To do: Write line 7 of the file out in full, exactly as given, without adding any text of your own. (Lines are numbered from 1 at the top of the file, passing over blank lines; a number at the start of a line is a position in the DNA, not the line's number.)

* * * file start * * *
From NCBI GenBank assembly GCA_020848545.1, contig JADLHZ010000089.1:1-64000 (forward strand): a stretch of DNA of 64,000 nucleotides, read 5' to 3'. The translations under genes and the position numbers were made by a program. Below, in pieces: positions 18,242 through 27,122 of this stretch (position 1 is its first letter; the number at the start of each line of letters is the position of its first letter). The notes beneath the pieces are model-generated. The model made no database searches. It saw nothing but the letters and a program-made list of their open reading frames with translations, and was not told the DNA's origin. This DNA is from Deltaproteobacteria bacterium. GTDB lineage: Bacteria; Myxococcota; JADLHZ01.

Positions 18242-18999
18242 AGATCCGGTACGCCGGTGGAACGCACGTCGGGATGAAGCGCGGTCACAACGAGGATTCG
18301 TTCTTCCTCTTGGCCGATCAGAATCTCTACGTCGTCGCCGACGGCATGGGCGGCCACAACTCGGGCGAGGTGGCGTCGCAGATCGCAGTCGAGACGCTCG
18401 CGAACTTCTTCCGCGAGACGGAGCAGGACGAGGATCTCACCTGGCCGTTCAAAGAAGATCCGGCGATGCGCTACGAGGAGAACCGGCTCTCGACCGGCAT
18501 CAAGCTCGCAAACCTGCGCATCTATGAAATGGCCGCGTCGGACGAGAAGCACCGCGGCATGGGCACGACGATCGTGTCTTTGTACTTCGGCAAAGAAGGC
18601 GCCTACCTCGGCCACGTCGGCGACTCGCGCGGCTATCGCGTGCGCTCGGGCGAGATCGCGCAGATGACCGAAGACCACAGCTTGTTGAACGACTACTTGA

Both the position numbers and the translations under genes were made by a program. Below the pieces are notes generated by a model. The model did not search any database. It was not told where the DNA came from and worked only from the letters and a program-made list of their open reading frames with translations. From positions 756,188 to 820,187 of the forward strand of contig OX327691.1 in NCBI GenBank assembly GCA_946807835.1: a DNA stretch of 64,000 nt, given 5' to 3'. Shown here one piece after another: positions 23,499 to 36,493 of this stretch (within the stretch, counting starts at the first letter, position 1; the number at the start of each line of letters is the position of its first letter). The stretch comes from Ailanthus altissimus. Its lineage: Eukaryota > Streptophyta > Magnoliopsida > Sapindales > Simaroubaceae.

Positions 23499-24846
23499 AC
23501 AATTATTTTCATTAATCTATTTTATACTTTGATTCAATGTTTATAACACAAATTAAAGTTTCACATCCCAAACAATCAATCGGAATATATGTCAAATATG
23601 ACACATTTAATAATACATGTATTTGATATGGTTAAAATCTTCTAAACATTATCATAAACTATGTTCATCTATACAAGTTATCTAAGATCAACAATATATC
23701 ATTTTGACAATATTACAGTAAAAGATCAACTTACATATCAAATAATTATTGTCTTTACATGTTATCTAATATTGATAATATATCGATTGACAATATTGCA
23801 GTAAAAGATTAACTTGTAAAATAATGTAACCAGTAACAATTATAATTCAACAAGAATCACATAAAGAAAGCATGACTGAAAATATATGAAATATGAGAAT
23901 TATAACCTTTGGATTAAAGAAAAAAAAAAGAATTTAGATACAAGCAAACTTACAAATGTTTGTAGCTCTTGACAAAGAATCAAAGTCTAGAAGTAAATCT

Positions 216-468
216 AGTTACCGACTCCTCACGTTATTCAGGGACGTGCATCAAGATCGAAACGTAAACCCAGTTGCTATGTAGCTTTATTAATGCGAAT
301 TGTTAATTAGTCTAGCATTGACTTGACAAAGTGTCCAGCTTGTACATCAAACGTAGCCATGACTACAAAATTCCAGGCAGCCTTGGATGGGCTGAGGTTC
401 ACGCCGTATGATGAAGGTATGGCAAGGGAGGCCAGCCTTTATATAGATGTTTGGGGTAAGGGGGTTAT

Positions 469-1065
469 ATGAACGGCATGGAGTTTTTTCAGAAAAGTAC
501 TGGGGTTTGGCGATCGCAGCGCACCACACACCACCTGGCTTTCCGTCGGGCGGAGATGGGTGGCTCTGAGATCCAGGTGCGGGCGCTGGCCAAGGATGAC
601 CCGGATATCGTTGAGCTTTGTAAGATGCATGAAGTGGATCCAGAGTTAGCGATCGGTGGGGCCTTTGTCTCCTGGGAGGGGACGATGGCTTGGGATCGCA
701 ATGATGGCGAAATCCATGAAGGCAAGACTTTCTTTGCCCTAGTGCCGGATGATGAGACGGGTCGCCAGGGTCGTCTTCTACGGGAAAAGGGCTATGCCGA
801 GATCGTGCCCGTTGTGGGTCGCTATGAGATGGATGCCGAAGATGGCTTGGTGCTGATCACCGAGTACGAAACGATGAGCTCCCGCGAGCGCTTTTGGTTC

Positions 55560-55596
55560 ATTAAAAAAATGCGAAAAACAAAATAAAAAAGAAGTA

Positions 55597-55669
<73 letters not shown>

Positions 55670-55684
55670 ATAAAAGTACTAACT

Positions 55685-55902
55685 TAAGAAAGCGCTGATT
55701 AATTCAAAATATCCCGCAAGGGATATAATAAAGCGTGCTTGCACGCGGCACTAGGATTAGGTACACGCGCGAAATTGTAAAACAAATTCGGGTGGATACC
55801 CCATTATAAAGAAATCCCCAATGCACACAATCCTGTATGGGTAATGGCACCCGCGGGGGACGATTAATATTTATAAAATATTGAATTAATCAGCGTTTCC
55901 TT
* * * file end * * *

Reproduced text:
18601 GCCTACCTCGGCCACGTCGGCGACTCGCGCGGCTATCGCGTGCGCTCGGGCGAGATCGCGCAGATGACCGAAGACCACAGCTTGTTGAACGACTACTTGA